In summary, our teaching-learning methodology produced good learning outcomes. The proposal presented herein has proved to be an attractive and useful approach to facilitate the Physiology teaching-learning process. Furthermore, the method is an accessible and relatively easy way to foster meaningful learning and active learning while concomitantly addressing multiple learning styles.

While assessing this proposal as a whole, some aspects should be considered, as observed in other suggested implementations [5, 15]. First, the population of students that take Physiology courses is likewise very diverse and represents many different ages, and cultural and educational backgrounds. In this sense, applying the protocol of activities in other institutions may result in considerably different outcomes. Second, we only performed evaluations during the development of activities. A longer follow-up is necessary to determine whether acquired knowledge was long-lasting or not. Our group is currently addressing this issue. Finally, the teaching-learning strategy presented herein could not be compared with more traditional approaches. Although literature indicates effective learning is more likely to occur in a scenario similar to the one we settled, solid evidence favoring our strategy could only be provided by comparative analysis of learning outcomes.


Having successfully achieved and implemented the proposed approach, we intend to extend this methodology in the near future to other health sciences courses by inviting other teachers to become regular participants. This would allow us to establish an integrated symposium for all the biological and biomedical courses in our University. Based on this invitation, a pilot project was implemented at our institution in previous semesters, with the participation of the Nutrition course. By this means, we intend to ensure that other undergraduate health sciences courses will benefit from our approach, sharing new experiences and learning together, as should be the case in professional environments after graduation. Furthermore, a suggestion for another feedback tool is already being elaborated by our group.


Conception of the teaching and learning strategy

The development of this teaching and learning strategy was guided by our country’s curriculum guidelines for health professional training [20] and our institution’s Pedagogical Policy Plan for the undergraduate medical course [11]. The methodological platform used for developing this strategy was also supported by the work of other authors in the field of Physiology education [6, 25], which was based on teamwork, sharing acquired knowledge among groups [6], ultimately developing critical-thinking from basic concepts to their applicability in clinical practice [25], and our group’s experiences. The strategy proposed was based on the following characteristics: a) no requirement for the use of experimental animals; b) encouragement of active learning; c) promotion of meaningful learning; d) meet the needs of as many students as possible in terms of different learning styles; and e) stimulate the development of skills and competencies essential for health professionals.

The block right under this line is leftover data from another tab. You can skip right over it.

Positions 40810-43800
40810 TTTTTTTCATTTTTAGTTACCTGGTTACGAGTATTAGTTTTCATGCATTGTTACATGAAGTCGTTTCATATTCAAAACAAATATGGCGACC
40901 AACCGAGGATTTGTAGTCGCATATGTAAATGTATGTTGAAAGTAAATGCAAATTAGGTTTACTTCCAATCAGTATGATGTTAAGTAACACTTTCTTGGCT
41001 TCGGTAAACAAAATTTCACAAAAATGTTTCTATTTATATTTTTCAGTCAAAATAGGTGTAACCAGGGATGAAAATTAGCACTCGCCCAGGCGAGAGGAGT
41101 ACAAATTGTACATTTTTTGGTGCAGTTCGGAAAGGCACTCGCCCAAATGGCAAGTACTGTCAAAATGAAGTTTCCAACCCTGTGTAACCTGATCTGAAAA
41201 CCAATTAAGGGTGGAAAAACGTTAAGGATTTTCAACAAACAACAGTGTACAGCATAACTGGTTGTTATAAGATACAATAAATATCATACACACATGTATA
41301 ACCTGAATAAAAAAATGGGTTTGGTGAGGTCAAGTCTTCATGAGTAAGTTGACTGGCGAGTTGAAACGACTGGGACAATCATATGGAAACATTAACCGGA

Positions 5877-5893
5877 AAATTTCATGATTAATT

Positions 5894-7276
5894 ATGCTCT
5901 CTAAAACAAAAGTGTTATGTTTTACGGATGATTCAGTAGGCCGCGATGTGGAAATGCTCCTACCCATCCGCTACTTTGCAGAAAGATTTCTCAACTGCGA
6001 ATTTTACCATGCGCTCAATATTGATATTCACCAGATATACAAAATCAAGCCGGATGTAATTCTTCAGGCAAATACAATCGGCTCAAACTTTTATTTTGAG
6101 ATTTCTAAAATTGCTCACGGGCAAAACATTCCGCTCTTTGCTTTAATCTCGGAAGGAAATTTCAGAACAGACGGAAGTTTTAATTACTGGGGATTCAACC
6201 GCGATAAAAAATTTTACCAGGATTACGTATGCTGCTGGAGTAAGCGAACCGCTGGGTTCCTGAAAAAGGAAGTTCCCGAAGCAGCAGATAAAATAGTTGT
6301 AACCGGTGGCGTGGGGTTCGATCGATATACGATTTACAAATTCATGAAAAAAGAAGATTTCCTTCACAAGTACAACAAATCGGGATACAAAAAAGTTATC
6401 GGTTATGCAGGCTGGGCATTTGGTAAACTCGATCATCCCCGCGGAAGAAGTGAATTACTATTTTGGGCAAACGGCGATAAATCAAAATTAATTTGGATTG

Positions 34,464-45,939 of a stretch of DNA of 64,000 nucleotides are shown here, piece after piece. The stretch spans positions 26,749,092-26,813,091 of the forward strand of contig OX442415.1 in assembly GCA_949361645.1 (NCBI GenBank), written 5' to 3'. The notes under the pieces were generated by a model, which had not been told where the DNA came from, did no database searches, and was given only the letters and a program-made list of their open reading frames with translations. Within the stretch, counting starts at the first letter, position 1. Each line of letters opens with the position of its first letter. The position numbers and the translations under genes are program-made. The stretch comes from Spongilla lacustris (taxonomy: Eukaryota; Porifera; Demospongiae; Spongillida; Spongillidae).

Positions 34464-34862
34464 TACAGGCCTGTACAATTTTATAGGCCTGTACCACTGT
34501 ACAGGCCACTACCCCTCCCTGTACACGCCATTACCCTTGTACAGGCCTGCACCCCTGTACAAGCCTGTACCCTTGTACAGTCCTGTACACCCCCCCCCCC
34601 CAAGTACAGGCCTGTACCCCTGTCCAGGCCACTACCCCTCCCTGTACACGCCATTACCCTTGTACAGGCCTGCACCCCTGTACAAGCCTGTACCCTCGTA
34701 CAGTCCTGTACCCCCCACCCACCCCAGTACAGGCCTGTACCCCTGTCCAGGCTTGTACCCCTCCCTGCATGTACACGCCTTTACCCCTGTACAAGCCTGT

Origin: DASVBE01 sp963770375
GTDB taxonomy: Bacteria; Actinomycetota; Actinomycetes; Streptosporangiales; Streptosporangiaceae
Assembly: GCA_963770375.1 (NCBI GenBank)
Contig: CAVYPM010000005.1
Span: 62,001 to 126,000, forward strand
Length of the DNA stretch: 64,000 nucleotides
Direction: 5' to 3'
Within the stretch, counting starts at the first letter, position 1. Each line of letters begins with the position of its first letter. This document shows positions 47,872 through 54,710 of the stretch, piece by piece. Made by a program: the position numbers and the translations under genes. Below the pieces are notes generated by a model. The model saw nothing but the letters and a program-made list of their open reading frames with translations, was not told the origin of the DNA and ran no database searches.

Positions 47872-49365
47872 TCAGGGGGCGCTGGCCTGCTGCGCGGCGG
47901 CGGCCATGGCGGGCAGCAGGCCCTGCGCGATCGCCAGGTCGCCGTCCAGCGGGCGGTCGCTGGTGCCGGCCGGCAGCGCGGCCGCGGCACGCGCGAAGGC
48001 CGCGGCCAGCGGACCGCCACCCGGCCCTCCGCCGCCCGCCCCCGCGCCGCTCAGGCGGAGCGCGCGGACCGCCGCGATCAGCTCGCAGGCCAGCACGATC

During the whole semesters, activities in which students engaged were carefully documented on activities logs, filled by the Physiology teacher and/or Physiology Monitors (PMs). At the end of each semester, data were descriptively analyzed, in search for any signs of active learning and meaningful learning [9, 10]. Figure 1 summarizes the steps of the proposed teaching method.


512 undergraduate students who participated in this proposal were all studying Human Physiology. In order to organize the implementation of the proposal, a Committee for the SIP was defined. The latter consisted of four students who participated in the first edition, and became PMs in the following editions, after receiving specific training in the teaching and learning methodology. Four guest teachers were invited to evaluated students and their work, together with the Physiology teacher.

The activities conducted with undergraduate students of Human Physiology (medical course, Federal University of Alagoas) in the period between 2007 and 2010 were exempted from the submission to the Institutional Ethical Committee. The exemption is justified because all the methodological procedures applied along the proposal, the latter based on the development of PPMS, are in accordance with the institution’s Pedagogical Policy Plan (and, consequently, with its respective curriculum) for the undergraduate medical course.

Activities protocol

The approach started in the classroom, where the aforementioned teaching-learning methodology was proposed to the students as an assessment criterion for the discipline of Physiology. Then, students were divided into groups of 3 to 5 individuals. Next, in order to ensure that students’ active participation would be present since the initial steps of the proposal, each group was assigned or suggested a topic from different areas of Physiology, depending on the module they were studying at the time, so that groups could feel free to select the theme/subtheme they would work with. Considering all the activities through which each group underwent along the whole semester, students used approximately 16 hours to complete their models, from the conception until the effective construction of them. The protocol of activities designed for this experiment was applied as follows (Figure 1):

  1. 1.

    Theoretical background: Students took classical classes in Physiology and received continuous guidance about the construction of the PPMs. Two-hour meetings with teachers, PMs and postgraduate students were scheduled once a week (Step 1, Figure 1).